|2. Louis||12. Ernest||22. Joan||32. Bruce||42. Stephanie|
|3. Heather||13. James||23. Steve||33. Stephen||43. Rebecca|
|4. Harry||14. Helen||24. Nicholas||34. Ruby||44. Jeremy|
|5. Billy||15. Jerry||25. Natcha||35. Leo||45. Jimmy|
|6. Peter||16. Patricia||26. Alice||36. Donna||46. Michael|
|7. Christina||17. Joshua||27. Brandon||37. Douglas||47. Arthur|
|8. Emily||18. Sean||28. Anna||38. Judith||48. Gloria|
|9. Catherine||19. Judy||29. Christopher||39. Russell||49. Matthew|
|10. Sara||20. Paul||30. Debora||40. Sara||50. Terry|
Step 3: Generate Random Numbers Table
Next, generate a table of random numbers. This is a great criterion because the numbers generated are totally unbiased.
For instance, in Table 3 below, the frequency of 1s, 2s, 3s, etc., is nearly even. Therefore, the likelihood of selecting any number between 01 to 50 is high. Since we already assigned numbers to names, too, this likelihood applies to the names as well.
To generate a random number table, you can use any data analysis tool such as Microsoft® Excel, Google® Sheets, or IBM® SPSS.
Here is a quick guide on How To Generate Random Numbers In Excel if you don’t know how to do that.
Step 4: Select A Simple Random Sample
Let’s assume that our sample size consists of ten individuals. To select a simple random sample from the given population, do as follows:
Select a starting point by closing your eyes and pointing your finger [or pen] anywhere on the table [Table 3]. In this way, we make sure no bias is used to select the starting point [or name].
For instance, the first number I selected is 94087 located in the second column, third row as shown below.
Oops, we have an issue! The 94087 number ends with 87, and 87 is outside the total range of our population – which is 50. In this case, we can use the next two digits in the same number, which is 40. Success!
The number 40 is assigned to the name Sara [Table 2]. Therefore Sara is the first member of our simple random sample using chance.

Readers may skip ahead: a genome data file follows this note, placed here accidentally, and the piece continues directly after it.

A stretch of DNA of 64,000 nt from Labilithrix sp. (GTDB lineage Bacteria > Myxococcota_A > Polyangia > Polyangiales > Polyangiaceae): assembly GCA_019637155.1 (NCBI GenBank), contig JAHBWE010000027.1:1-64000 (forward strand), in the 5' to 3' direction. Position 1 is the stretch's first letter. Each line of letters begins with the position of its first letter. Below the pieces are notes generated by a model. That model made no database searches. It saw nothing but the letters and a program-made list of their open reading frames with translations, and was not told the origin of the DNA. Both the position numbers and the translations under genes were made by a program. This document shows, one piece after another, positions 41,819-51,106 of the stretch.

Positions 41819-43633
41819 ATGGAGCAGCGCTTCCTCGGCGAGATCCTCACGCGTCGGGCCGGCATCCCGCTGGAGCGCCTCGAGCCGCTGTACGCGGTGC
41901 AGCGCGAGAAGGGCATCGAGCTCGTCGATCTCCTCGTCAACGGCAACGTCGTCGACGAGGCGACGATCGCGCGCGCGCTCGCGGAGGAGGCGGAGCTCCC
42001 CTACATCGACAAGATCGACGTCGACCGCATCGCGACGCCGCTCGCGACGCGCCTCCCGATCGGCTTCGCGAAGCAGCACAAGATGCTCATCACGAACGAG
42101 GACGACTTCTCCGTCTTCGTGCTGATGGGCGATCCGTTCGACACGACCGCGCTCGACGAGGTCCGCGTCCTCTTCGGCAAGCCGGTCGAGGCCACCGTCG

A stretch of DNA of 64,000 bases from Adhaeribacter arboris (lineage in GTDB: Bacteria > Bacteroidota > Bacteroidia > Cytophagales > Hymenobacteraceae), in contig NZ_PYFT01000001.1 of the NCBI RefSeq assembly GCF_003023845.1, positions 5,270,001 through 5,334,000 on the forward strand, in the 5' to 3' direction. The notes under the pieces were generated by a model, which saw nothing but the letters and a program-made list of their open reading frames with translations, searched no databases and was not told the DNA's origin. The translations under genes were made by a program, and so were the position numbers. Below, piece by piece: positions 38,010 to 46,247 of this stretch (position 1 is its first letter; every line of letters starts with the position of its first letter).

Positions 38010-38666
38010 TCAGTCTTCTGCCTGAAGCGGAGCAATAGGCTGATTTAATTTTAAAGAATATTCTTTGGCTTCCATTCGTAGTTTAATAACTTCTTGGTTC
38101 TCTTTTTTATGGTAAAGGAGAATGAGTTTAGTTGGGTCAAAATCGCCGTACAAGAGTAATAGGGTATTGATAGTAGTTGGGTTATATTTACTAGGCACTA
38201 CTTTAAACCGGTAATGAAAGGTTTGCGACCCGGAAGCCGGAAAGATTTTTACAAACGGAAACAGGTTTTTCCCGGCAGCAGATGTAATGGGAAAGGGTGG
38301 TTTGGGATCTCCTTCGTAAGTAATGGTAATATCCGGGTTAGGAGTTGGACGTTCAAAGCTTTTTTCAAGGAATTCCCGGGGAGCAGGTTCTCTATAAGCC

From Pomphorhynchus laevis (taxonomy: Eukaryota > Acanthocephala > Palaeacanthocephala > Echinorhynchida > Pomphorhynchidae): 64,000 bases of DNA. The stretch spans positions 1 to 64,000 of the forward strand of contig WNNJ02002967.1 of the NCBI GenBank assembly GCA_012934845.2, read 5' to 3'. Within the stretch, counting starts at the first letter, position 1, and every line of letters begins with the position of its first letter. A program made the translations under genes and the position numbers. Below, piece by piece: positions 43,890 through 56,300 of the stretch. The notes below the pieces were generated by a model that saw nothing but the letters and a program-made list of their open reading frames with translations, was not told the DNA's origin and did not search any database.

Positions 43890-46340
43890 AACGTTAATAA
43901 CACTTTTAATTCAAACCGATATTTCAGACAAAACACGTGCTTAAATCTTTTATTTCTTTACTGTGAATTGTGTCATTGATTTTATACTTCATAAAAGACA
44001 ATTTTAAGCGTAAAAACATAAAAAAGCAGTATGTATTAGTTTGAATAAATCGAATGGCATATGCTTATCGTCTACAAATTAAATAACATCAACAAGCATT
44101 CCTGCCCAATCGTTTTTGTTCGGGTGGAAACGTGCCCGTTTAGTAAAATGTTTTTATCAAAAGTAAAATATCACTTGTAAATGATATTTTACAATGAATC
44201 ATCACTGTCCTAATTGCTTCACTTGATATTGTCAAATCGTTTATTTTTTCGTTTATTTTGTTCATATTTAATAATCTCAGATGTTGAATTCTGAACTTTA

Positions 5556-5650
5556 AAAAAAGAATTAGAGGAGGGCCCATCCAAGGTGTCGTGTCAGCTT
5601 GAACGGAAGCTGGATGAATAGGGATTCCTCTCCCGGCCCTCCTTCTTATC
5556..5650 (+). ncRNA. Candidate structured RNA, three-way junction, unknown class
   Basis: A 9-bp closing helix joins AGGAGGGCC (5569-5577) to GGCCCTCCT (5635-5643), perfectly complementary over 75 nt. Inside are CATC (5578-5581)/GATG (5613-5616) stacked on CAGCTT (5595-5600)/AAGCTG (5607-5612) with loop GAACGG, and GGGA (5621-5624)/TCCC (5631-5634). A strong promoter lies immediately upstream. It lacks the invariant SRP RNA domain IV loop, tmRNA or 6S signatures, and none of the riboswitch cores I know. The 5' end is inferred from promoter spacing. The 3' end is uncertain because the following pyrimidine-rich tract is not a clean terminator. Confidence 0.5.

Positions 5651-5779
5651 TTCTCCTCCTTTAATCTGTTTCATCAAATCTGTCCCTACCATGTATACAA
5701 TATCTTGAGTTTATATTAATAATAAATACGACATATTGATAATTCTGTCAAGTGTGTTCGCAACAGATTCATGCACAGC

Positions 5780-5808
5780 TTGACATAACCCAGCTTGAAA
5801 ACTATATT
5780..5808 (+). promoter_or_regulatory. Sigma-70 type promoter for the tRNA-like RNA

Now repeat the same process until the requirements for your sample size are met. Here is my simple random sample selection using the method explained so far.
Next, create a table with the numbers and their respective name assigned in Step 3. Here is my table using the simple random sampling procedure in the order of random selection.
Here you go. You now have a sample of 10 names from a population of 50 selected entirely by chance. Remember that the probability of any of the names selected applies to all the other names in the population.
Our sample is selected by chance because the randomly generated numbers in our table were produced by chance.
Also, note that the names in Table 1 were introduced in the table in a random fashion. In other words, we did not insert the 01-30 names because they are coming from the same city, company, or based on income or status. In this way, we avoid any peculiarity that might impact an unbiased selection.
Simple random sampling is a technique for selecting a smaller sample size from a population to conduct research and draw generalizations about it.
The simplicity of usage and accurate representation of the broader population are two benefits of a simple random sample.
Cite this article in your research paper: